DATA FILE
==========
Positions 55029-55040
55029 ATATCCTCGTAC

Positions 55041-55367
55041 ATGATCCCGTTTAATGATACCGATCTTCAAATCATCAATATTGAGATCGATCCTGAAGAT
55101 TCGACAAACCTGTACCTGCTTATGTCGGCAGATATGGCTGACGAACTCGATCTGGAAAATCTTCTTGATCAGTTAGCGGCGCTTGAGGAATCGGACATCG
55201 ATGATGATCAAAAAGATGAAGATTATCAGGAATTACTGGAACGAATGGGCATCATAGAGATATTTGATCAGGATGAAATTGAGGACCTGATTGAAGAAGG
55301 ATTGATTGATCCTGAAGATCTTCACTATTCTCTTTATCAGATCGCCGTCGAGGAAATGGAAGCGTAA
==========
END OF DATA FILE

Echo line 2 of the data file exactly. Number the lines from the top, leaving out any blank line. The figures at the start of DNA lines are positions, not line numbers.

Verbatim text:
55029 ATATCCTCGTAC